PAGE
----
New Delhi, Sept 20 : Armed with a permit for global nuclear trade, Prime Minister Dr. Manmohan Singh will leave next week for the United States and France hoping to seal atomic energy deals and discuss cooperation in defence and counter-terrorism.
Dr. Singh will fly out on Monday for what will be India's first top-level diplomatic engagement since a global nuclear cartel allowed it access to nuclear fuel and technology, overturning a 34-year-long ban for testing nuclear devices.
Foreign Secretary Shiv Shankar Menon yesterday said that Dr. Singh is also expected to use the visit to review with US President George Bush the progress of an India-US nuclear deal awaiting approval by the US Congress, where it faces significant opposition from the non-proliferation lobby.
"On September 25, the Prime Minister will meet Bush and carry on the conversation from their last meeting at Hokkaido during the G8 summit meeting with the G5. We expect the two leaders to review the progress in the implementation of the wide range of initiatives that we have been taking in the last three years which have transformed the relationship between India and the US," Menon said. At present, just three per cent of India's total power requirement in generated by nuclear plants, a proportion New Delhi aims to increase to around 25 per cent by 2050, taking billions of dollars in investment.
Besides the nuclear deal, the Prime Minister will hold talks on issues ranging from defence to terrorism and the global financial crisis.
He will also address the UN General Assembly and is also scheduled to hold bilateral meetings with other heads of state, including Pakistan President Asif Ali Zardari.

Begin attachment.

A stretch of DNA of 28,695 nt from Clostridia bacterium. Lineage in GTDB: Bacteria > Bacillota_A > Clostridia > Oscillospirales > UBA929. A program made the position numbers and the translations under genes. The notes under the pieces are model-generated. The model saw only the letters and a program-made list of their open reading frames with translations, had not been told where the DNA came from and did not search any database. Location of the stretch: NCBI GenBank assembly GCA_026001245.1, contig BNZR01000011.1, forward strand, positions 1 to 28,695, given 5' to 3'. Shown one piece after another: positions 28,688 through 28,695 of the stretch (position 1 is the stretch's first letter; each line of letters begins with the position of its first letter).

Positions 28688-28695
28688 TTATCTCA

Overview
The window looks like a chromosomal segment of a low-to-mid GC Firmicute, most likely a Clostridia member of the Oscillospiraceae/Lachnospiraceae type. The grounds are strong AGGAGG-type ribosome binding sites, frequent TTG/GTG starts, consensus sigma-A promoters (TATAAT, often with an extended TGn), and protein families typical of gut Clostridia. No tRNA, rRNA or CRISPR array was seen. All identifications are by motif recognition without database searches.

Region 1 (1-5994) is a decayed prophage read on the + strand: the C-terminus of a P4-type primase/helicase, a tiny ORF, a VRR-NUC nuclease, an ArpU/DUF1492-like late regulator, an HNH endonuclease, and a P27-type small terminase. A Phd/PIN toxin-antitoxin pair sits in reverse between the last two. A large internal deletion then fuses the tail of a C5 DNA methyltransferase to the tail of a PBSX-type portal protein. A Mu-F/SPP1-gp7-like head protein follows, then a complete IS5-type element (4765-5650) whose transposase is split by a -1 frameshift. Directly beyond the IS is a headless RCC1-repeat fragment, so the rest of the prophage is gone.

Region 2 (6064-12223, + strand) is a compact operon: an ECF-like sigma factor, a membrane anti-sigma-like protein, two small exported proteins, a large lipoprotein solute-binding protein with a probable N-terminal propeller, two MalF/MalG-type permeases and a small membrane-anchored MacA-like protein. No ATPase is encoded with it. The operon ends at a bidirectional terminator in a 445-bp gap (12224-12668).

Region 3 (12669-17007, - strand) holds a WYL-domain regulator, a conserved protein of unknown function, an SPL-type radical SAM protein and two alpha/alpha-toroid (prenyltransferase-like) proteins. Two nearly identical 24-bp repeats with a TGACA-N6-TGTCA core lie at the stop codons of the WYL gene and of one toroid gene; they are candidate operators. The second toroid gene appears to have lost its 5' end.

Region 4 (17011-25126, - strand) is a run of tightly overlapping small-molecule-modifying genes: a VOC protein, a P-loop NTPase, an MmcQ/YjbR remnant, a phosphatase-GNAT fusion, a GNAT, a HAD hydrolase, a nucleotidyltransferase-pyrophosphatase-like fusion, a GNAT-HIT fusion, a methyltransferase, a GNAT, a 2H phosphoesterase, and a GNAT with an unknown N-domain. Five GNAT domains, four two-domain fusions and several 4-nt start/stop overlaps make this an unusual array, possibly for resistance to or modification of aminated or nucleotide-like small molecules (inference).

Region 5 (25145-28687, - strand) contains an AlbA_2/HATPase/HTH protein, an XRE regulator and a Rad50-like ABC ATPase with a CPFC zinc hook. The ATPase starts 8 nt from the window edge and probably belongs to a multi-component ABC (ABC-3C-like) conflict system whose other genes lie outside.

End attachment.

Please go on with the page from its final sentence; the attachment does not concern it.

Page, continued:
In France, Dr. Singh will meet French President Nicholas Sarkozy and is expected to sign a nuclear pact under which India could obtain, subject to fulfilling international safeguards, nuclear fuel from France for reactors purchased from it.
"We will have to sign the India- specific safeguards agreement because that will then be the safeguards which will apply to the cooperation under those agreements. Signing is only the first step of the process, which then will continue until the reactors are contracted for, supplied and brought under safeguards under the India-specific safeguards agreement. So these are actions which will proceed in parallel because we will discuss the commercial issue with the commercial entities concerned who will actually do the supplies," Menon said.
Prospects for nuclear trade with India, expected at about 27 billion dollars in investment in 18-20 new nuclear power plants over the next 15 years, have boosted the stock market value of nuclear equipment makers.
There has been talk the deal could be ratified by Congress and ready for signing before Dr. Singh ends his US visit, but Indian officials remain cautious in their optimism.
"As far as we are concerned, it is 123 when it enters into force which will govern the relationship. We are not going to participate in their internal political process, nor are we going to comment on everything that happens in that process," Menon said.
According to analysts, Dr. Singh will want to move from talk to action when it comes to nuclear energy, and will try to put bilateral mechanisms in place with the United States and France to ensure that proposals move forward quickly once agreed upon.